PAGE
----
Last week, the department chair asked to speak with me. Here is a transcript of our conversation:
Department Chair (DCh): Now, I know that you think that someone else should take over the newsletter next year, but to be honest, when I consider all the faculty in the department, the number who have the appropriate skill set to produce a great newsletter is very small.
FSP: That's OK if the number is small, as long as the number isn't one.
DCh: The number might actually be one, and that one is you.
FSP: As I recall, last year you initially assigned this job to Another Professor. You must have done that because you thought that Another Professor was capable of this task. [<-- I thought this was a fairly clever response, as it left the chair the choice of admitting that there are non-me options or admitting he had been wrong in his initial choice of newsletter editor, and I was betting he'd do the former. Alas, I was wrong.]
DCh: I was wrong.
FSP: No you weren't. I think Another Professor would do a great job with the newsletter. Creating a good newsletter is not a 'skill set' that I alone possess.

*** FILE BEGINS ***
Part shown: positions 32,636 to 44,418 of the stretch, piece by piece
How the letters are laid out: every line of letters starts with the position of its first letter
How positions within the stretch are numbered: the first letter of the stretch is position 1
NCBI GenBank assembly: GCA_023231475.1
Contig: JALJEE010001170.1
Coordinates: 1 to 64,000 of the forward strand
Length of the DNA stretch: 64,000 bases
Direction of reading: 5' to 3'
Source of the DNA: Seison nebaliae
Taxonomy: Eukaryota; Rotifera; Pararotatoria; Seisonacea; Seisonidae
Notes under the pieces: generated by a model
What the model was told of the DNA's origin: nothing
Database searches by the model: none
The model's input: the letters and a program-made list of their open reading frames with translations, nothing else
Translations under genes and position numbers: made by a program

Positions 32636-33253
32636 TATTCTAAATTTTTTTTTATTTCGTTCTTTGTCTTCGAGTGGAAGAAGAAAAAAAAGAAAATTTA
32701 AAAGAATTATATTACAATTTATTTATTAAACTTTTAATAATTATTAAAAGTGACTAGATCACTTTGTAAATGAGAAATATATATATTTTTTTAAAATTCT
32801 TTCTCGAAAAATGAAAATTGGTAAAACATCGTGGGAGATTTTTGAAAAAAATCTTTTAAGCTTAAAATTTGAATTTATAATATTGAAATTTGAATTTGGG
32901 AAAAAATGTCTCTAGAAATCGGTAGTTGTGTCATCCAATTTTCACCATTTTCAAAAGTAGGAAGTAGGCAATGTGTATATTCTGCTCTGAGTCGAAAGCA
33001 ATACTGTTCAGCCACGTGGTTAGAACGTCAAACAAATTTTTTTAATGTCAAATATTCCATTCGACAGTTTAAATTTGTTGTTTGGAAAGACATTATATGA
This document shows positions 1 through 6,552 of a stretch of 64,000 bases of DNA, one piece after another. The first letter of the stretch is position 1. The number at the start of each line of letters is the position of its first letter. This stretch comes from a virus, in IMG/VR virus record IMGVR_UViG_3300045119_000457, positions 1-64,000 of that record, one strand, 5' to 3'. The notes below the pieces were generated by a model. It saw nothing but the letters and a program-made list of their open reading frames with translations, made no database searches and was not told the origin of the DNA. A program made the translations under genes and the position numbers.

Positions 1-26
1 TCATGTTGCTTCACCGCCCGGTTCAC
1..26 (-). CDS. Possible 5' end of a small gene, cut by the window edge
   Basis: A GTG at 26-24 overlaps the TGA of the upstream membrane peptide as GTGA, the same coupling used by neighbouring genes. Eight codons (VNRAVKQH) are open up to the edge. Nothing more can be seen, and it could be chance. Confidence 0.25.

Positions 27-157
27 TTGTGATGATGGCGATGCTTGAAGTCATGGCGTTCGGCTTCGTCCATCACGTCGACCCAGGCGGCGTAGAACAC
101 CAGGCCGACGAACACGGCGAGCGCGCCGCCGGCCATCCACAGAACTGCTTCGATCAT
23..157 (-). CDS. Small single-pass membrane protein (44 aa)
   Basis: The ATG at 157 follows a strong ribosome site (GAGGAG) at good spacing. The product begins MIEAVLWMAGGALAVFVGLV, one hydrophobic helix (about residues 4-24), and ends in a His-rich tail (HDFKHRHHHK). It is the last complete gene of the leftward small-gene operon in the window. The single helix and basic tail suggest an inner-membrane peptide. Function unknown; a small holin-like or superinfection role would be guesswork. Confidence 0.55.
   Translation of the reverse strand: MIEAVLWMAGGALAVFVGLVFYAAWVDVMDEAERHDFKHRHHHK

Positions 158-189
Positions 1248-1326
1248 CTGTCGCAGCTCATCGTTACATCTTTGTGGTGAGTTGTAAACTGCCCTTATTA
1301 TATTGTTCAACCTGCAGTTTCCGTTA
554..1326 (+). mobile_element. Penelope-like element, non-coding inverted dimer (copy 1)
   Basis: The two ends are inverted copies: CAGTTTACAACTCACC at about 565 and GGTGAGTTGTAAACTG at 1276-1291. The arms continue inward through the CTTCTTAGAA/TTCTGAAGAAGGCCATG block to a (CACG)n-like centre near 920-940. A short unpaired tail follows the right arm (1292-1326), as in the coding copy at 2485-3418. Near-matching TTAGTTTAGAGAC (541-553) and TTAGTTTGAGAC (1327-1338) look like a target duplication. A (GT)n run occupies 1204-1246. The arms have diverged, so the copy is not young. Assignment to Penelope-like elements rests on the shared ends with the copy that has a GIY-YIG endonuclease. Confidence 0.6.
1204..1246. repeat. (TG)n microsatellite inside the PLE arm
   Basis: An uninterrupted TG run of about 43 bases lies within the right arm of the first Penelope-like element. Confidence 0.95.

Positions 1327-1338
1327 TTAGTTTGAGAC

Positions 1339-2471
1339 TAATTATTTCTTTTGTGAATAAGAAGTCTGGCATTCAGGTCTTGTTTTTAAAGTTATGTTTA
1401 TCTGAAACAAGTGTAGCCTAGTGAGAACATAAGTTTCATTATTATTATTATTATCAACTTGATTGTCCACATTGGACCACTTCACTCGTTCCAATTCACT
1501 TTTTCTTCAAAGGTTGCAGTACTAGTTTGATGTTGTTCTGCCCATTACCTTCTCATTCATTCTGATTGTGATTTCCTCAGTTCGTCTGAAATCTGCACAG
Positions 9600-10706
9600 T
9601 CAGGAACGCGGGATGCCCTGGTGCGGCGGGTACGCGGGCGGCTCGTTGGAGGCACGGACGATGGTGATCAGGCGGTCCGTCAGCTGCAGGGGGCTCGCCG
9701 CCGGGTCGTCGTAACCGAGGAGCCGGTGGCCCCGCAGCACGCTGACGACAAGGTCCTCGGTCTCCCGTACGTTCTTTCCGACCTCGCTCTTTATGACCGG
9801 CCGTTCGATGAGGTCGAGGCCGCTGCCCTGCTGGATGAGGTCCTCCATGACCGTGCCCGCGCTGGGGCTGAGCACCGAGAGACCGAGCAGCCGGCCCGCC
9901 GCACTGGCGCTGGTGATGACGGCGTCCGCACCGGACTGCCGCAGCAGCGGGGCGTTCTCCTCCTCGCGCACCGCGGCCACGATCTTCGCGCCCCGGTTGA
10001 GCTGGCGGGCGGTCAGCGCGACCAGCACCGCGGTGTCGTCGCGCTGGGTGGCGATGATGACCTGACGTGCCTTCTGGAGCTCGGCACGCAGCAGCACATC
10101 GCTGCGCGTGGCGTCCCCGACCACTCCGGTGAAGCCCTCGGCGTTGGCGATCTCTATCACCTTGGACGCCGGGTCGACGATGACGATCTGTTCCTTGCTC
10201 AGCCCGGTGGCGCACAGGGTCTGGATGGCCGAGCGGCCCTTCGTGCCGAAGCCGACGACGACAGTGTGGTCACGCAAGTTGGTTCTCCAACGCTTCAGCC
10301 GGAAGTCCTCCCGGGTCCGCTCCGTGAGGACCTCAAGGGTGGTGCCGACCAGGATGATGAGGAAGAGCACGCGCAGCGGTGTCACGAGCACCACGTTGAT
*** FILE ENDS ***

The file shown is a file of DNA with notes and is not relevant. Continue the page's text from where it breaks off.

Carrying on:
DCh: Let's talk about this more next week.
(FSP thinks: We can talk, but .. no means no)
Question 2: How many professional service activities can one person do and remain sane?
(or is even too late to be asking that question?)
12 years ago
The answer to question 2 is "a lot fewer than you take on." And I say this as someone who reads your blog regularly, so, you should take my advise as the absolute last word on the question, and not listen to anyone else.
Folks are always saying not to take on too much service, and I think that once you've met your obligation, the next stuff is to think hard about which service you want to spend time on, which adds joy to your life. And, then, say no to the rest, even if it means that no one does the newsletter.
I suspect if you've hit the point where you're asking that, it's already too late. :)
In my (probably smaller) undergrad geo department, the administrative assistant was in charge of the newsletter, since she kept track of all the alumni addresses and updates. Each professor contributed a section on their latest research and some photos, and alumni were asked to do the same (with varying levels of participation).
So, essentially, it worked much the same way as you're describing; the assistant was in charge of organizing all the input and writing small portions, but everyone else was responsible for content. I was the office assistant and ended up helping her with the editing and the mailing process, but it was definitely a long and complicated project.